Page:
Do vegans and vegetarians have healthier gut bacteria?
In today's blog post, we're talking about the gut microbiome of vegans & vegetarians, and comparing their gut health and bacteria types to those who eat meat. Omnivores, a.k.a meat eaters, will have different gut bacteria compared to those who have a plant based diet, as meat requires certain types of bacteria to help break it down.
It's important to remember that each individual has a completely different gut bacteria, and it isn't always helpful to directly link specific diets or certain food groups to a healthy or unhealthy gut. A huge number of factors influence our gut bacteria: travel, certain medications, stress, and ageing, to name just a few.
A research study conducted in 2011, and looking at the effects of diet on the gut microflora, indicated that those on a vegan diet have an increased amount of a type of bacteria called Prevotella - as opposed to those who eat meat protein and animal fat, who show a higher level of a type of bacteria called Bacteroides.1 Bacteroides feeds on animal proteins and fats, and a high level of this type of bacteria has been associated with higher levels of colon cancer. A microbiome more dominated with Prevotella enterotype bacteria ( Prevotella feeds on plant material), could potentially be more protective and help to maintain a healthier gut.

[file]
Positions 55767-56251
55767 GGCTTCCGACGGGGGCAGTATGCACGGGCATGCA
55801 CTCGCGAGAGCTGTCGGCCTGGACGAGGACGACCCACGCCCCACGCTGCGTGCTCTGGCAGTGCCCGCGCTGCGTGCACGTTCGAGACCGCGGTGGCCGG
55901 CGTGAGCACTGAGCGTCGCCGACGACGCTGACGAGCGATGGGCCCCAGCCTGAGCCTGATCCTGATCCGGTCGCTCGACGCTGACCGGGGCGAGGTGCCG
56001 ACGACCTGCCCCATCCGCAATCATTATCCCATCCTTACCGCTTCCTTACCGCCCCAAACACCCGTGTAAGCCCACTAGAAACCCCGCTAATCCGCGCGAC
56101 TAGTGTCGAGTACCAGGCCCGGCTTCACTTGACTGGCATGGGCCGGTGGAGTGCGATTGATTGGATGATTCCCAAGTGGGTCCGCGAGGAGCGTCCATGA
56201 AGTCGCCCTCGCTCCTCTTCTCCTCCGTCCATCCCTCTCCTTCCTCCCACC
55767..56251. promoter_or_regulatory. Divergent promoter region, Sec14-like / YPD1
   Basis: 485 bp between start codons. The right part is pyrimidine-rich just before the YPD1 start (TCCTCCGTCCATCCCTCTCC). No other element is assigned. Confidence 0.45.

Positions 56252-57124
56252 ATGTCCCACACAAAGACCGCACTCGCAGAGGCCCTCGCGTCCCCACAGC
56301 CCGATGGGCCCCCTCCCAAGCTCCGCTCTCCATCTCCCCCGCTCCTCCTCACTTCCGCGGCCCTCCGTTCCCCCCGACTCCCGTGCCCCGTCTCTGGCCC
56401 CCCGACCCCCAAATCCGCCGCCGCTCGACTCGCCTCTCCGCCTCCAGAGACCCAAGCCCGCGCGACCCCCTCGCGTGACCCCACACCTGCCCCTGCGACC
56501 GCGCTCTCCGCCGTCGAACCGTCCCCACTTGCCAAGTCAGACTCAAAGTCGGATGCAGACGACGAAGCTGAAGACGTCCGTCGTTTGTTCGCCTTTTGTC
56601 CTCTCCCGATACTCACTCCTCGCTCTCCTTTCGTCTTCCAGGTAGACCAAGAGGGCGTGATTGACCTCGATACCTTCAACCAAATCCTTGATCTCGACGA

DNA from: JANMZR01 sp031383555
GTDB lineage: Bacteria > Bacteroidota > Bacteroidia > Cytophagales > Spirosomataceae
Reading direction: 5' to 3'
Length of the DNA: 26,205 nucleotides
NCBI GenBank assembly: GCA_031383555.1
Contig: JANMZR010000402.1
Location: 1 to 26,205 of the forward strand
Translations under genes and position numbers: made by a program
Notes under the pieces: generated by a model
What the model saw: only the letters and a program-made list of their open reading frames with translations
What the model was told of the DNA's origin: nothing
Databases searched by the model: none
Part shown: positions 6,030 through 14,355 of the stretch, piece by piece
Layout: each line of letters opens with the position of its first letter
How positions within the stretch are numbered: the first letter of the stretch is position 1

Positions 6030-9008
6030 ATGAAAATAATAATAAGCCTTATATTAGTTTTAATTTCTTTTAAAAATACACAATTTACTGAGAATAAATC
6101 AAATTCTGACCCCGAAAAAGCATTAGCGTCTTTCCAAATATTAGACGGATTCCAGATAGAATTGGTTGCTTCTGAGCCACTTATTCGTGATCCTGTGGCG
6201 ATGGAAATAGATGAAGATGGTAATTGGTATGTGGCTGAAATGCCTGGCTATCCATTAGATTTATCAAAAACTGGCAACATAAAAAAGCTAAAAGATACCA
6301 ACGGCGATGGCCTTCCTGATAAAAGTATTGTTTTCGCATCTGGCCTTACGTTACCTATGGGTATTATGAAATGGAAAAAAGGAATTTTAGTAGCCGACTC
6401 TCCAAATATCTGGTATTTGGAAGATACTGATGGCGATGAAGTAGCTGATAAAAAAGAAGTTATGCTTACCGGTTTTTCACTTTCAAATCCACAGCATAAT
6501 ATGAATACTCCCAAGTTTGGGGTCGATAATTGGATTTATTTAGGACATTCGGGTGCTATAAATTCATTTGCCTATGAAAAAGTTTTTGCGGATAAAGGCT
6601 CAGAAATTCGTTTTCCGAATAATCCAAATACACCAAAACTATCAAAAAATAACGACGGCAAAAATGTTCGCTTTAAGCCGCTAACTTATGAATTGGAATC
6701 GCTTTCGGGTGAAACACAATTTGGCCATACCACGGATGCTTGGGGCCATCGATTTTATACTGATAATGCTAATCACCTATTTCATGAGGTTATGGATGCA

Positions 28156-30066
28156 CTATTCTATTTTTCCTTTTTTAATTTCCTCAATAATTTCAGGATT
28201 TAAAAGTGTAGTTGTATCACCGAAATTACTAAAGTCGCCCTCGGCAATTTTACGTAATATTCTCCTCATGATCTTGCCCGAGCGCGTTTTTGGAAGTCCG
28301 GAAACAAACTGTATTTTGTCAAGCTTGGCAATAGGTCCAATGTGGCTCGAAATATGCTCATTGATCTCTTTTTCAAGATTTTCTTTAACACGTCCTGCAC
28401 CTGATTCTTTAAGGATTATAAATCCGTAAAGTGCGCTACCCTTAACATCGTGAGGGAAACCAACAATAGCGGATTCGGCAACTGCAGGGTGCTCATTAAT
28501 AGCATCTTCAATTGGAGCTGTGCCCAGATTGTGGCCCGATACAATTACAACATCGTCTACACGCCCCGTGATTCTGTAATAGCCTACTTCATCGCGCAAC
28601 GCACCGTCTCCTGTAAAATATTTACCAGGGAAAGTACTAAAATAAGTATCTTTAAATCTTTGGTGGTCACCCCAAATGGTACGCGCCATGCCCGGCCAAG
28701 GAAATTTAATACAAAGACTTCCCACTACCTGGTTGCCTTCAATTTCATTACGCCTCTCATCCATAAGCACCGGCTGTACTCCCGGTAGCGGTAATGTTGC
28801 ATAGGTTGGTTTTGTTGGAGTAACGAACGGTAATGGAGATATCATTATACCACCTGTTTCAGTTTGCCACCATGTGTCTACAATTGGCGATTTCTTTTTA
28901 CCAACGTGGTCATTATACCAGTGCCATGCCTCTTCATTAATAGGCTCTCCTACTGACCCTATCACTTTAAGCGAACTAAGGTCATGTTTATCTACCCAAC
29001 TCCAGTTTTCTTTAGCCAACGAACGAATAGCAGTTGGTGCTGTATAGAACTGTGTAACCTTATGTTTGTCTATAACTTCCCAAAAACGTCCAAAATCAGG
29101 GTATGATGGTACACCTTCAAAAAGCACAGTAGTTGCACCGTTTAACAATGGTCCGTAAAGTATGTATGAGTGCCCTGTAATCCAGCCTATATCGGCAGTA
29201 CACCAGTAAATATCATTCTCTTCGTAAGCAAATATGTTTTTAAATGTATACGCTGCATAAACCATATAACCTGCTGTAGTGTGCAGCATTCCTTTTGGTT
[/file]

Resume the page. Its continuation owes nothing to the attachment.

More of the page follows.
Plant based diets
Of course, in general, vegans and vegetarians tend to consume more vegetables than meat eaters as the majority of their diet is plant-based, and in doing so also tend to consume more fibre as their protein sources comes in the form of fibrous foods such as legumes and beans. This is possibly the reason that some people report bloating & gas when first becoming vegetarian or vegan, which can be off-putting! But a study assessing the perception of increased flatulence from eating beans and pulses suggested that the digestive system in most healthy individuals will soon adapt and gas production will regulate.2 Beans and pulses contain prebiotic fibres, which beneficial gut bacteria like to ferment; some people find that they may notice an increase in gas after consuming prebiotics, or foods that contain them, but this effect usually settles down within a few days - take a look at our FAQ about this here. Increasing beans and legumes in the diet can significantly increase the amount of physiologically useful dietary fibre we consume which can enhance colonic function3 and encourage the growth of healthy bacteria.
Geography has also been shown to have a strong bearing on the composition of gut microbial populations, and in another study, it was shown that the diversity of gut bacteria in children from rural Africa (where less meat and more pulses are consumed) is greater than those of children of developed communities in the EU, suggesting dietary differences contributes significantly to the microbial differences.4 A number of studies have shown that having a more diverse gut bacteria is generally associated with better health - with poor diversity in the microbiome being linked to various health concerns including obesity, allergies and ME or Chronic Fatigue Syndrome.
Interestingly, those following a vegan diet have also been found to have higher levels of short chain fatty acids like Propionate and Butyrate, which are thought to have highly protective functions in the body. Those who aren't vegans had higher levels of trimethylamine oxide. Eggs, beef, pork and fish are the major sources of carnitine and choline that are converted by the gut microbiota to trimethylamine, then oxidised in the liver and released into circulation as TMAO (which is linked to risk of atherosclerosis and cardiovascular disorders).5
Meat eating and weight